When guests first arrive at the Antigua, they are delighted with the beautiful ambiance and décor, but when they leave, they inevitably comment on the friendly service they received during their stay.
The Hotel Antigua Miraflores represents the rich cultural heritage of post-colonial Peru at the turn of the 20th century. The hotel’s centerpiece is a Spanish-colonial style mansion, or “casona,” built in 1923, a true heirloom that preserves an amazing piece of Peru’s unique traditions. The spacious family home’s original structure; tiled floors, stunning chandeliers, and woodwork are all well preserved. As the hotel has grown, we have strived to maintain the integrity of the casona’s history, aesthetics and architectural details. Rooted in this fascinating tradition, we continuously strive to provide an enjoyable and authentic experience. Our commitment to this distinct part of Peruvian history truly sets us apart from the many generic “glass and steel” hotels throughout Lima which differ little from similar hotels worldwide.
The Antigua Miraflores begins your immersion into a country of vibrant cultures, beautiful landscapes, captivating history and warm, colorful people.
Avenida Grau, the avenue on which our hotel is situated, was the path pre-Colombian Incas used to reach the ocean from their nearby temple, the Huaca Pucllana. The land on which the modern day neighborhood of Miraflores stands was historically cultivated by the Incas since 200 AD and became the Tomas Marsano hacienda in the mid 1800’s.
The old casona that now makes up the Hotel Antigua Miraflores was built on a property originally urbanized by Don Tomas in the late 1800’s. In 1916 it was sold to Carmen Toranzo de Perez by Don Tomas. Don Reynaldo Garcia then purchased the property from Mrs. Perez in 1922 and started construction on the Casona in 1923 using the services of a foreman named Máximo Chavez. Finally, in 1924 the house was expanded to include what is current the lounge and kitchen areas.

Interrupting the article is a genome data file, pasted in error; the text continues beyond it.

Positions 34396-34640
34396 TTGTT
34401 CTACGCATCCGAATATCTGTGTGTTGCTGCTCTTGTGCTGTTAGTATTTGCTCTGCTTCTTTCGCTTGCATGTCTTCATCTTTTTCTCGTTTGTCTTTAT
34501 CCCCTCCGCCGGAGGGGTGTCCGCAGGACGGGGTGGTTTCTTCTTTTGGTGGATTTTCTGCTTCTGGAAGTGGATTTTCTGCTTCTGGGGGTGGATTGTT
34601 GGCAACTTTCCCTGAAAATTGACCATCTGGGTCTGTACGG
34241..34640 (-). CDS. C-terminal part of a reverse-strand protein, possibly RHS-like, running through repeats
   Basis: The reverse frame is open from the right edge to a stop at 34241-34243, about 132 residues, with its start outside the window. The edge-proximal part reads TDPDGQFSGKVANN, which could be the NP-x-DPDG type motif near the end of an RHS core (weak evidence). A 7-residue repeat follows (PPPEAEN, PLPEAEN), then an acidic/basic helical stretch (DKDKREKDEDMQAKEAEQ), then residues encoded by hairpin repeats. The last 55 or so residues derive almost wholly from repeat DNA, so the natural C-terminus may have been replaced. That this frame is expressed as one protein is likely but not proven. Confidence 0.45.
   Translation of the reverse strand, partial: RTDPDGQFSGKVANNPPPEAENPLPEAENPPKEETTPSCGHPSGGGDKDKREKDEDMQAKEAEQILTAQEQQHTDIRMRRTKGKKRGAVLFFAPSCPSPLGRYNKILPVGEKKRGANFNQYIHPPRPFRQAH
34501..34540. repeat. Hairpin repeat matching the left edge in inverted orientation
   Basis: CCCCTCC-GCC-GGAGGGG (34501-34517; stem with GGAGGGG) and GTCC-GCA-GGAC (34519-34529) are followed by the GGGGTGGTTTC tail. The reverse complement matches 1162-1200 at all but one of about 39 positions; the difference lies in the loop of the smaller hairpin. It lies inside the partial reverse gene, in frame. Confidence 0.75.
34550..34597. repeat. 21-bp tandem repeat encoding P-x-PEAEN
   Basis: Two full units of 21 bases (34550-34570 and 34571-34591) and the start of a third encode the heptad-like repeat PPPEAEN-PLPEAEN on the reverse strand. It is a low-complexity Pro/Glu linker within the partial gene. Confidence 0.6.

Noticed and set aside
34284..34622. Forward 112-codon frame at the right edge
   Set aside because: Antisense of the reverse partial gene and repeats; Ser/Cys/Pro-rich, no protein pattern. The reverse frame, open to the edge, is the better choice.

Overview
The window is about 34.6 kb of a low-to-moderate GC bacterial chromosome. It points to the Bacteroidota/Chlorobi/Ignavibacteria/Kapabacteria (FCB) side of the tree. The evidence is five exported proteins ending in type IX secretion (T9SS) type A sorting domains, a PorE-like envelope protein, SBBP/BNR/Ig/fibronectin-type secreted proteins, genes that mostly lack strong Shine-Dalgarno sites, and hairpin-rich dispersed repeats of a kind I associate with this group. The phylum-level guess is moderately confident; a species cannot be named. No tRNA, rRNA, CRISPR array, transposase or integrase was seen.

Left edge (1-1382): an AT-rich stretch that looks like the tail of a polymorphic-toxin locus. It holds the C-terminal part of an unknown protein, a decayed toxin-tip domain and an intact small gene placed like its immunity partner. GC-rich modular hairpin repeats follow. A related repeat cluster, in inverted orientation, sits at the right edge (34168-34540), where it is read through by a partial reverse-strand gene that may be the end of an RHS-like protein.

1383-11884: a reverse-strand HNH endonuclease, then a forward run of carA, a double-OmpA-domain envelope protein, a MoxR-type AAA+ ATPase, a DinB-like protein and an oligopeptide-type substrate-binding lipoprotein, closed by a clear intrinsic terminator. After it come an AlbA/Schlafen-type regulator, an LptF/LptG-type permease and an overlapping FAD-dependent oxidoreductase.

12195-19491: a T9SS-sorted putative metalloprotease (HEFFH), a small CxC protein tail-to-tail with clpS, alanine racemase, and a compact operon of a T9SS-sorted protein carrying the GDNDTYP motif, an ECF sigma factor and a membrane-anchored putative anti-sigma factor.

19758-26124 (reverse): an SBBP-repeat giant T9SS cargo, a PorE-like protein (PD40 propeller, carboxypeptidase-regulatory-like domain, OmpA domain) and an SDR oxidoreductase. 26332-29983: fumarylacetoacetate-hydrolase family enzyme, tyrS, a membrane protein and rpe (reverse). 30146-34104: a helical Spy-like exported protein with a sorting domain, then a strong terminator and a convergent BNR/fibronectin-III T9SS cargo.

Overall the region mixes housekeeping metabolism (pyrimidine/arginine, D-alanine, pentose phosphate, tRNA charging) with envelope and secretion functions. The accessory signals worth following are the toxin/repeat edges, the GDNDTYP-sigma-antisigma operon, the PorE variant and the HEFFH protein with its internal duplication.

As with most residential constructions of that time, the first floor walls were built with large adobe brick covered with plaster. All the wood used for the floors, ceilings, and framework of the second floor is Oregon Pine imported from western United States. At that time it was less expensive to bring lumber to Lima by ship than over the Andes from the Amazon. The wood framework of the second floor is covered first with a layer of split bamboo, then a layer of adobe and straw, and finally covered with plaster. This construction technique called Quincha and is ideal for Lima’s climate and it’s propensity for earthquakes as it provides a strong but flexible structure.
Doña Santos Chian de Pun bought the house from Corrochano in 1925. Don Sergio Bernales Garcia, a prominent Medical Doctor who founded several hospitals and served as Peru’s Minister of Health, purchased the property from Doña Santos heirs in 1946.
The current owner, David Wroughton, purchased the property from Don Sergio’s heir’s (5 of which were still living in the house) in June of 1995. The house was in very good condition and in August, the remodeling began for the hotel. With the exception of added bathrooms, the extension of the stairwell to the third flood and two enclosures for the reception and lounge areas, the original house was changed very little.